The proposed legislation, which if it passes, will place a moratorium on barangay elections – the next ones are scheduled for October – has been drafted by House of Representatives member, Robert “Ace” Barbers (photo), chairman of the House Committee on Dangerous Drugs, and is supported by House Speaker, Pantaleon Alvarez.
It’s also being strongly backed by Ismael “Mike” D. Sueno, Secretary of the Interior and Local Government – under whose office the barangays come. He said that postponing the barangay elections would enable government to “weed out” corrupt captains involved in the drugs trade.
His department has a long list of barangay officials which it’s currently investigating in connection with drug offences. Sueno says he favours replacing the current barangay heads with more competent Officers in Charge. “Appointments are better to replace those who are involved in drugs. There are really many,” he said.
Certainly, such a move will be seen as controversial in some quarters. Duterte’s critics will claim it’s being done to give the president a broader control of local government – not just in terms of policing, but over the executive and legislative briefs of local government. Barber, however, justifies it this way: “Extraordinary times need extraordinary measures”.
For Barbers, closing down the barangay councils and replacing them with handpicked administrations is a necessary measure. As he told Reuters: “We are afraid that 40% of our barangays are controlled, affected or infected by drugs and that will increase. We don’t want to turn into a narco-state; we don’t want to be under the auspices of drug lords”.
And so if it goes ahead – and it’s likely to get a favourable hearing in the House – it will enable Duterte to open up a new front in the War on Drugs; one right in the heartland of shabu country.
But there’s going to be opposition to the measure also – not least from incumbent barangay captains and councillors, some of whom have already said they’ll challenge the Bill. Their efforts will likely be led by the Liga ng mga Barangay sa Pilipinas (the League of Barangays of the Philippines), an association with the largest membership of any local government unit.
The biggest critic so far is Aquilino Pimentel Jr, a former Senate president and author of the 1991 Local Government Code. Referring to the proposed legislation as “a joke” he told a television audience this week, “We cannot do away with the right of the people to elect their own leaders”.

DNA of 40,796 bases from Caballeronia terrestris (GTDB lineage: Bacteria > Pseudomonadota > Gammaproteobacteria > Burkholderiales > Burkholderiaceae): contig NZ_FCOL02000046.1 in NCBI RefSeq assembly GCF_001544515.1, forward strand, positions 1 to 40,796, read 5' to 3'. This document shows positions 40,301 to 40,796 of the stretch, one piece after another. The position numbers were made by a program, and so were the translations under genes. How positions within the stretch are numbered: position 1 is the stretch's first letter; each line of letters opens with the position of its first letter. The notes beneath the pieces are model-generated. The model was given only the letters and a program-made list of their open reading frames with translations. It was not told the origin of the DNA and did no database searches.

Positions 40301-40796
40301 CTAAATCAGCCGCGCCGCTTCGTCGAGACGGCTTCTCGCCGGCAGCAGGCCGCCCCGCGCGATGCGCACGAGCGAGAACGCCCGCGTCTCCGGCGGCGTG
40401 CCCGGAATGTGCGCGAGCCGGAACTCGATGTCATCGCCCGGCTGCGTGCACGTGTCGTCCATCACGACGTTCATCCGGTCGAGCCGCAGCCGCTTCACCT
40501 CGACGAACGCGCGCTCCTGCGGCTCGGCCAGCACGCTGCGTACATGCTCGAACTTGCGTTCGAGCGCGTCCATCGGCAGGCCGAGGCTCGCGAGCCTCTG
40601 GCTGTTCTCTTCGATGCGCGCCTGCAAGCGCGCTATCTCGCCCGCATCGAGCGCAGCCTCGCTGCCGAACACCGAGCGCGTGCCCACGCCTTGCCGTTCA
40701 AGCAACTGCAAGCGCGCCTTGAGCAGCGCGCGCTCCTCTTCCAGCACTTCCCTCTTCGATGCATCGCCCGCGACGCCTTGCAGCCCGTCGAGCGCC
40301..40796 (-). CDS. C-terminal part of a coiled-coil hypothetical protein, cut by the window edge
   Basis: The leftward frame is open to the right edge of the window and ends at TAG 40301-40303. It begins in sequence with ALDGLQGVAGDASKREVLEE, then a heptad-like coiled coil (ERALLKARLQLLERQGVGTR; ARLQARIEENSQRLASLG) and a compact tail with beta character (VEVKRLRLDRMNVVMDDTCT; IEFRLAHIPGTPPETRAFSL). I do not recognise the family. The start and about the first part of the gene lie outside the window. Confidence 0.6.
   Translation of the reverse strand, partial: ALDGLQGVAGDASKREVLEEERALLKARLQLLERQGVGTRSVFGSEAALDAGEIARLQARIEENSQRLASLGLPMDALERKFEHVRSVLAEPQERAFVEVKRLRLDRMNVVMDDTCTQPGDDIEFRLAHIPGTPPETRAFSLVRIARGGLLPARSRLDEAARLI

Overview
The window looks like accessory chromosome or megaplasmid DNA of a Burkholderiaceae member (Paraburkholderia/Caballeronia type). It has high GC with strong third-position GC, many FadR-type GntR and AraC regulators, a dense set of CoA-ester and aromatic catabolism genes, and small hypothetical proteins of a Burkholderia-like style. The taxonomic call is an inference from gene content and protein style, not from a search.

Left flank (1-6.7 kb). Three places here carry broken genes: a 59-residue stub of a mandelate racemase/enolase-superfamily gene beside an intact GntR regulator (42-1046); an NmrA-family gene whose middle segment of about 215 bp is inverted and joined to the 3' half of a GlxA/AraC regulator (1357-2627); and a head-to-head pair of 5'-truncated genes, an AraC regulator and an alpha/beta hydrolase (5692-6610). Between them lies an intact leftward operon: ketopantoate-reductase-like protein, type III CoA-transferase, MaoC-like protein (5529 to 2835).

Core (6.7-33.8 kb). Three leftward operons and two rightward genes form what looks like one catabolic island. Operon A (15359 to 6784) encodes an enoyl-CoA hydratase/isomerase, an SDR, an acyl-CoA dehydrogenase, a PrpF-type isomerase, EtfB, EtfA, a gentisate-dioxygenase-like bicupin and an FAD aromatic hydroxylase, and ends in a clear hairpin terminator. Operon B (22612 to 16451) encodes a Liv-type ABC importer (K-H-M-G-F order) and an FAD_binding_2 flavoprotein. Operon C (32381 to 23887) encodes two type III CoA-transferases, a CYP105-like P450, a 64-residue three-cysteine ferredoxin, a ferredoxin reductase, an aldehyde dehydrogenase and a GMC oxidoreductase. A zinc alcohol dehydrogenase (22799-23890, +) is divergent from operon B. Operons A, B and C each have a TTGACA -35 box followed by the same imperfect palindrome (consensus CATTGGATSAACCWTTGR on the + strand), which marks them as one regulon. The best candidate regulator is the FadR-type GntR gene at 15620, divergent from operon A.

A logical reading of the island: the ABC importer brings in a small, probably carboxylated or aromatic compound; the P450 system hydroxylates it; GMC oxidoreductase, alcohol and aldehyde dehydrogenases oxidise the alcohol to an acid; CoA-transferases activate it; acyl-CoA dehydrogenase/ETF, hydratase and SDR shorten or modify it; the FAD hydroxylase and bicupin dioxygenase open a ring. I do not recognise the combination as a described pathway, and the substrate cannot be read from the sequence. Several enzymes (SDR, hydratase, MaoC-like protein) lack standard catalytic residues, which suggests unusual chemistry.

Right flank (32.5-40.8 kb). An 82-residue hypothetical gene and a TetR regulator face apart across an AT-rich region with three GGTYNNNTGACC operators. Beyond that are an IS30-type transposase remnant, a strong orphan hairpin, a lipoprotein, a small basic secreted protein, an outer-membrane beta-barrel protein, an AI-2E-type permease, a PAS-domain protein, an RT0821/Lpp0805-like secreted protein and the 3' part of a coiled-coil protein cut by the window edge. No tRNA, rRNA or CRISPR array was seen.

The Liberal Party-led anti-Duterte political coalition is likely to take a different tack in condemning the move. They’ll claim that it’s an attempt by Duterte to further strengthen his base; that by putting his own people in charge of the barangays he will greatly bolster his power at the grassroots local government level.
Doubtless it will, but that’s a very cynical take on what Barbers and Alvarez are attempting to achieve here, which is to crush the drugs industry at ground zero. But of course, as we’ve regularly witnessed both during the last Liberal administration and throughout the current administration, the Liberal Party has little appetite for even recognising that there’s a drugs problem in the Philippines, much less doing anything about it.
Anyway, be that as it may, this government can’t stand by and allow the drugs trade to proliferate with the sanction of barangay captains and their councils – narcopolitikos who put personal greed above community welfare. If it does that then it would be failing the people. But also, it’s high time these private fiefdoms were cleansed of unscrupulous officials in line with Duterte’s pledge to root out corruption at all levels of government. It’s time that the barangay administrations were rewired.